Young (1999) introduces us to a "little-known company” that “offers a kind of Cliffs Notes for the MTV generation.” The company, Cerebellum, markets “study aids with up-tempo soundtracks, flashy graphics, and undergraduate-age actors who look like they just danced out of a Gap television advertisement.” Young identifies the concern of educators who worry that “students might be tempted to skip class and watch the movie version instead,” and those who “wonder whether the company could one day compete with colleges” with their “lighthearted and irreverent” materials in which “complex concepts are explained with skits, jokes about dating and drinking, and the occasional song.”

Ironically, the preceding is as penetrating into actual teaching strategies as any of these articles get. "Everything's focused on the content," a Cerebellum developer points out. "The content is just written in a much more approachable fashion." The “steady stream of jokes is meant to hold students' attention and make the material seem less intimidating,” and, “corny, yes, but more interesting than some university lectures.”

So how should educators respond to the trend? “William C. Parke, a professor of physics at George Washington University who served as a consultant for the [Cerebellum] astronomy video, isn't worried about competing with videos.” He says, “By that argument, students could just read the textbook instead of coming to class, too, but they would miss the emphasis and reinforcement that only direct human interaction affords."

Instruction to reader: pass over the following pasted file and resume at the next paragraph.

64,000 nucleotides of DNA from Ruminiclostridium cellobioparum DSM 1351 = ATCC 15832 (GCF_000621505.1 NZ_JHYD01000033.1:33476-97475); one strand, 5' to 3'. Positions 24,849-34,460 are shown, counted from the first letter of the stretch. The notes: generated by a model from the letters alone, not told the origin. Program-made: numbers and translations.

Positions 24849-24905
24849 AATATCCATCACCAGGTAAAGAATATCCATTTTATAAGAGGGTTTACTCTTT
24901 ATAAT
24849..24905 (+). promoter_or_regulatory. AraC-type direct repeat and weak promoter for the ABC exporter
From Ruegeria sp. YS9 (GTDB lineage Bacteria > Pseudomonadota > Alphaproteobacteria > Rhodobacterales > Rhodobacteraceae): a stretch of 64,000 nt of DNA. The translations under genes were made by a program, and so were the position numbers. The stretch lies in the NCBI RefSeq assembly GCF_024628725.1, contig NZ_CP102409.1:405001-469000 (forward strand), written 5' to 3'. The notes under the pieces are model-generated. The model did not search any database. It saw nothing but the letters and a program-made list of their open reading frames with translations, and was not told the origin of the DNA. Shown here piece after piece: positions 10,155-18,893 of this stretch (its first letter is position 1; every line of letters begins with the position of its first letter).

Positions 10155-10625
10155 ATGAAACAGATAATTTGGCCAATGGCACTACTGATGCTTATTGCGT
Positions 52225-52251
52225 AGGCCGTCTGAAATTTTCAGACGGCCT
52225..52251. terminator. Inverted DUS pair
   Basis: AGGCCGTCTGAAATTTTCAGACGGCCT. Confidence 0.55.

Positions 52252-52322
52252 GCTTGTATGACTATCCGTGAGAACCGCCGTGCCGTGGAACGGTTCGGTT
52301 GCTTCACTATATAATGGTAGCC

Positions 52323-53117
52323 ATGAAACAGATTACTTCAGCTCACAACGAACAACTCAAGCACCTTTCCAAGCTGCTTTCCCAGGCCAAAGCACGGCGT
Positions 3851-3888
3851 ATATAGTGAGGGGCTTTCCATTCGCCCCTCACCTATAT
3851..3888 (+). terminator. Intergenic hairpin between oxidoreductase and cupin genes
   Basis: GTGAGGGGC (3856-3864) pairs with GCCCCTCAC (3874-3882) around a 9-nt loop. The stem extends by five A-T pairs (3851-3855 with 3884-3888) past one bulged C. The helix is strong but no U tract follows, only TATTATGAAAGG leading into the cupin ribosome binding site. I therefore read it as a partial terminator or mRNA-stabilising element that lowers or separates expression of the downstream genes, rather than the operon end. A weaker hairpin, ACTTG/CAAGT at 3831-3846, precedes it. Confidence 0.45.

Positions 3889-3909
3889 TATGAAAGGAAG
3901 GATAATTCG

But just why that human needs to be a live instructor and not some “hip,” “less intimidating” actor is again glossed over and even contradicted. Parke also argues that the videos are ways to "get the students excited about the subject,” so we can’t help but wonder just what it is that is so special about “direct human interaction” as we ponder Parke’s unspoken corollary—that compared to flashy videos, traditional instruction and traditional instructors, do not “get students excited about the subject.”

Parke’s response is not satisfactory when he argues that a student who watched only the video wouldn't do very well in his "Introduction to Astronomy" course because "it doesn't have even one-tenth of the material that we cover." This is a poor defense, and it exposes the real danger of supplanting content, regardless of quantity or who controls it, with instruction. After all, at some point some wily entrepreneur will realize that if it is the quantity and the simple accessibility of content that matters, Mr. Parke will remain viable in the new educational enterprise only until ten more “corny” Astronomy videos pop up on the market.


Blumenstyk, G. (1999, 9 April). The marketing intensifies in distance learning. The Chronicle of Higher Education. Retrieved November 15, 1999 from the World Wide Web.

Bereiter, C., & Scardamalia, M. (1993). Surpassing ourselves: An inquiry into the nature and implications of expertise. Chicago: Open Court.

Olson, F. (1999, 22 June). A Web 'wizard' helps professors put their course information on line. The Chronicle of Higher Education. Retrieved November 15, 1999 from the World Wide Web.

Young, J. (1999, 4 June). Penn State offers an on-line course about taking on-line courses. The Chronicle of Higher Education. Retrieved November 15, 1999 from the World Wide Web.

Young, J. (1999, 18 June). Coming to a computer near you: Astronomy courses with attitude—and actors. The Chronicle of Higher Education, Retrieved November 15, 1999 from the World Wide Web.

brain teaser gameskids gamesword gamesshooter gamespuzzle gamesaction gamesmatch 3 games
View Related Articles >